Student Conductor Commands Orchestra


The orchestra is positioned on stage, bows ready, eyes fixed on the figure center stage. With the flick of her wrist, Sabrina Winward ques the performers.


Winward began as a teacher’s aide for Andrew Swan the orchestra teacher at Grantsville’s local schools. Soon her role changed from that of an aide to that of an intern and she was trained to teach and conduct the younger orchestra groups.


“I get to teach them pretty much like you would in a normal class,” said Winward. “I get to go through the book, Swan provides lesson plans, but I’m allowed to do otherwise, like the other day when we played “Can Can”,” said Winward.


Conductors are the catalyst for musical performance. The conductor communicates to the performers through several hand and arm gestures. These gestures serve as signals for many things, for example: putting emphasis on a specific part of the music, queuing in a different instrument, indicating how loud or soft performers should be playing, and keeping the performers in control and on beat.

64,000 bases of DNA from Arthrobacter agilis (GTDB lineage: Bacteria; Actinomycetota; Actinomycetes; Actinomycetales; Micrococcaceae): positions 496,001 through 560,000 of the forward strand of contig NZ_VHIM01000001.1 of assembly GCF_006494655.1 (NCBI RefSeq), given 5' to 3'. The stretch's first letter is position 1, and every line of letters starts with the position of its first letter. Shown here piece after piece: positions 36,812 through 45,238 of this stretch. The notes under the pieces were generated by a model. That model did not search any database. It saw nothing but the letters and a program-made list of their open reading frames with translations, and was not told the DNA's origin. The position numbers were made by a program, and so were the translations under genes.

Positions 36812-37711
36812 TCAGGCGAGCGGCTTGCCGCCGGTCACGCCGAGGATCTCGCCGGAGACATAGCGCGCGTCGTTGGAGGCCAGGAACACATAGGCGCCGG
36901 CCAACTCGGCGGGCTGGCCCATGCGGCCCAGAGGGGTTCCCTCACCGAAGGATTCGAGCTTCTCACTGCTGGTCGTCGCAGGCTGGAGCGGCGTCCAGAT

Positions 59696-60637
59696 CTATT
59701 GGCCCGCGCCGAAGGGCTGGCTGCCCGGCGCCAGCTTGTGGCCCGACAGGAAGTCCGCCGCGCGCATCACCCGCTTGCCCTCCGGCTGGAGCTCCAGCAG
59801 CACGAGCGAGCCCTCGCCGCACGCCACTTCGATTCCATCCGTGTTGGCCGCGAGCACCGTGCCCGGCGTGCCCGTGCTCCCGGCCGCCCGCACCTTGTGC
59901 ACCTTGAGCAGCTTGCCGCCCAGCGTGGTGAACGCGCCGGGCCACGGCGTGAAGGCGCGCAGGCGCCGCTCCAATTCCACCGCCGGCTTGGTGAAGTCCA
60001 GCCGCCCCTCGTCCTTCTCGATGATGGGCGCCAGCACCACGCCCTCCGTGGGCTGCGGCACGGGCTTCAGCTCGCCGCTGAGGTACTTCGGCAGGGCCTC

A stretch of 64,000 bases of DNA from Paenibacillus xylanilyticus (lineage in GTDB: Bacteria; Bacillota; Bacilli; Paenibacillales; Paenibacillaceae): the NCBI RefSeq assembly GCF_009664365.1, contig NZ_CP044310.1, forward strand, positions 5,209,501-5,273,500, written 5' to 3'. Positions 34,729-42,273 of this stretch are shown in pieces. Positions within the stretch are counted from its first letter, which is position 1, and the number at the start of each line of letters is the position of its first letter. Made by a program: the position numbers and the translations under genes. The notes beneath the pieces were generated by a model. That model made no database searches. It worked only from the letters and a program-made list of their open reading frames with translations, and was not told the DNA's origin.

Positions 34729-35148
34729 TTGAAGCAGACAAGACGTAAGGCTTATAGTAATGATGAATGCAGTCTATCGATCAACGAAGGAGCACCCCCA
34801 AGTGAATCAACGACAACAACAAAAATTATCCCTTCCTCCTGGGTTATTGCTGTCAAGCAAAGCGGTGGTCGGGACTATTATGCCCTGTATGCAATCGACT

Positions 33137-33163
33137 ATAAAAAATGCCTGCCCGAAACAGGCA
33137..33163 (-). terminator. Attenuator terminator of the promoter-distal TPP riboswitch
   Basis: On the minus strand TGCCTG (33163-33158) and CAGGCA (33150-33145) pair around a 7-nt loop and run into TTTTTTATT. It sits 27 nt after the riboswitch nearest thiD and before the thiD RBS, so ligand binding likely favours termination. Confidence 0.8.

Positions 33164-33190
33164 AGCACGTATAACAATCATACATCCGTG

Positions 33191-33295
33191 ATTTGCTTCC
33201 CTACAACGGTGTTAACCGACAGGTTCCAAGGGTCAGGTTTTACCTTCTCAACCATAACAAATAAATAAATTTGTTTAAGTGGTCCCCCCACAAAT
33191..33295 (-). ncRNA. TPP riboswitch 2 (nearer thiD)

Winward debuted her conducting work in front of a live audience on December 12th at the orchestra’s Christmas Concert.


“That was really cool, one of my proudest moments ever because I got to go up there and see the other side,” said Winward.


The role of a conductor is to keep the performers in time and beat. This helps the orchestra stay together while playing and get back on track.


“This last summer I was basically section leader for the violas, so I was helping teach those students specifically and I thought wait, this is so cool,” said Winward. “I get to keep learning and I get to have an impact on other students when music has been a big deal in my life, so I want to be able to create that same thing for others.”